A consumption subculture is a group that self-selects on the basis of a shared commitment to a particular product or consumption activity. These subcultures also have (1) an identifiable, hierarchical social structure; (2) a set of shared beliefs or values; and (3) unique jargon, rituals, and modes of symbolic expression.  A brand community is a nongeographically bound community, based on a structured set of social relationships among owners of a brand and the psychological relationship they have with the brand itself, the product in use, and the firm. Brand communities can add value to the ownership of the product and build intense loyalty. An online community is a community that interacts over time around a topic of interest on the Internet. Online communities have evolved over time to include online social network sites, which are Web-based services that allow individuals to (1) construct a public or semipublic profile within a bounded system, (2) articulate a list of other users with whom they share a connection, and (3) view and traverse their list of connections and those made by others within the system.


LO3: Summarize the types and degree of reference group influence.

Informational influence occurs when an individual uses the behaviors and opinions of reference group members as potentially useful bits of information.  Normative influence, sometimes referred to as utilitarian influence, occurs when an individual fulfills group expectations to gain a direct reward or to avoid a sanction.  Identification influence, also called value-expressive influence, occurs when individuals have internalized the group’s values and norms.


The degree of conformity to a group is a function of (1) the visibility of the usage situation, (2) the level of commitment the individual feels to the group, (3) the relevance of the behavior to the functioning of the group, (4) the individual’s confidence in his or her own judgment in the area, and (5) the level of necessity reflected by the nature of the product.


LO4: Discuss within-group communications and the importance of word-of-mouth communications to marketers.

Communication within groups is a major source of information about certain products. Information is communicated within groups either directly through word-of-mouth (WOM) communication or indirectly through observation. WOM via personal sources such as family and friends is trusted more than marketer-based messages and can therefore have a critical influence on consumer decisions and business success. Two-thirds of all consumer product decisions are thought to be influenced by WOM.  Negative experiences are a strong driver of negative WOM for all consumers.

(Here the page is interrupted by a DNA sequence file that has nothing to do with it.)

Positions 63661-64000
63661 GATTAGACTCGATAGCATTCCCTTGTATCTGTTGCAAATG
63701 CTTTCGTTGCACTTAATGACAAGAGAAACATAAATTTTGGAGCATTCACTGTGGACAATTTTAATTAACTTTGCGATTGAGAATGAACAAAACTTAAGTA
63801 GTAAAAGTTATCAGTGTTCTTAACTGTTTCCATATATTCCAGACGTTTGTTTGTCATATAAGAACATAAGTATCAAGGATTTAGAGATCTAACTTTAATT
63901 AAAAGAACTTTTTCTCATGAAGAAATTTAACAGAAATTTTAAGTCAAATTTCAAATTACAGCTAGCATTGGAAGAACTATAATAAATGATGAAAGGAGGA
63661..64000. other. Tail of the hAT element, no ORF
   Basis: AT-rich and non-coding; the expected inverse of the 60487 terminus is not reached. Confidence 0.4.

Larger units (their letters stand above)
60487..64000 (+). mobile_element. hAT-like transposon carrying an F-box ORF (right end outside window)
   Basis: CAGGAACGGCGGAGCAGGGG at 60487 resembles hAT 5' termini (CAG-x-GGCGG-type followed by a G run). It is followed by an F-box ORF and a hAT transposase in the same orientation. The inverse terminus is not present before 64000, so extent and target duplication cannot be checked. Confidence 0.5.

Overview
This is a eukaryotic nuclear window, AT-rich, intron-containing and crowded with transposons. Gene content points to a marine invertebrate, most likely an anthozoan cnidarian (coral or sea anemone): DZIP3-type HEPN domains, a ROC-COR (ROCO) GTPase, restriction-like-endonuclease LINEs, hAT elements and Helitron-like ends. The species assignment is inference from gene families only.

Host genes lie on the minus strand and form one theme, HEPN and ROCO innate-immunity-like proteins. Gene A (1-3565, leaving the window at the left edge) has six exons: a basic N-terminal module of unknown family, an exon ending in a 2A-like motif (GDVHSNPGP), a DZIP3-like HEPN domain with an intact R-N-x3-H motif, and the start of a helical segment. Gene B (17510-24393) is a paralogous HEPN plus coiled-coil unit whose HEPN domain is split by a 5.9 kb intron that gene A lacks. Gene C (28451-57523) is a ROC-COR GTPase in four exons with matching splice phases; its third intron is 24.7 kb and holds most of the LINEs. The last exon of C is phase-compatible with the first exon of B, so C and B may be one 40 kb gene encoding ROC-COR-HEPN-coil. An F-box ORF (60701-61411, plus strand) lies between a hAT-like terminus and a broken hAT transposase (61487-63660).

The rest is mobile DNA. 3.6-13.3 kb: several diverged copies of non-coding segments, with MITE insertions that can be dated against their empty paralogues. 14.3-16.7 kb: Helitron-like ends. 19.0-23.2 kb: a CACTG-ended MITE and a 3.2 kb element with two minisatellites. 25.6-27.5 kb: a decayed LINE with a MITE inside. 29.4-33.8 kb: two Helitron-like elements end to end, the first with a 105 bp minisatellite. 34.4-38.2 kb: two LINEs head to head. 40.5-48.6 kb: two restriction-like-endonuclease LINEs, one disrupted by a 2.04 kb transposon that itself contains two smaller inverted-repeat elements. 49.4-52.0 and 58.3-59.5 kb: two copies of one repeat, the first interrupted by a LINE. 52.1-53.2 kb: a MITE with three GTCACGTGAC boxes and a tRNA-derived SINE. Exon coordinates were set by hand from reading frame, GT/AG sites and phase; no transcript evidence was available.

LO5: Understand opinion leaders (both online and offline) and their importance to marketers

Opinion leaders are highly knowledgeable about specific products or activities and are seen as the “go-to person” for specific types of information. These individuals actively filter, interpret, or provide product and brand- relevant information to their family, friends, and colleagues. A defining characteristic of opinion leaders is their enduring involvement with the product category which leads to their expertise and the trust people have in their opinions.


A special type of opinion leader is Market mavens.  These are individuals who are general market influencers. They have information about many different kinds of products, places to shop, and other aspects of markets. Internet mavens describe their online counterparts.


Marketers attempt to identify opinion leaders primarily through their media habits and social activities. Identified opinion leaders then can be used in marketing research, product sampling, retailing/personal selling, advertising, and creating buzz. Various offline and online strategies exist for stimulating WOM, opinion leadership, and buzz. Online strategies include viral marketing, blogs, and Twitter.


LO6: Discuss innovation diffusion and use an innovation analysis to develop marketing strategy

Groups greatly affect the diffusion of innovations. Innovations vary in degree of behavioral change required and the rate at which they are diffused. The first purchasers of an innovative product or service are termed innovators; those who follow over time are known as early adopters, early majority, late majority, and laggards. Each of these groups differs in personality, age, education, and reference group membership. These characteristics help marketers identify and appeal to different classes of adopters at different stages of an innovation’s diffusion.


The time it takes for an innovation to spread from innovators to laggards is affected by several factors: (1) nature of the group involved, (2) type of innovation decision required, (3) extent of marketing effort, (4) strength of felt need, (5) compatibility of the innovation with existing values, (6) relative advantage, (7) complexity of the innovation, (8) ease in observing usage of the innovation, (9) ease in trying the innovation, and (10) perceived risk in trying the innovation.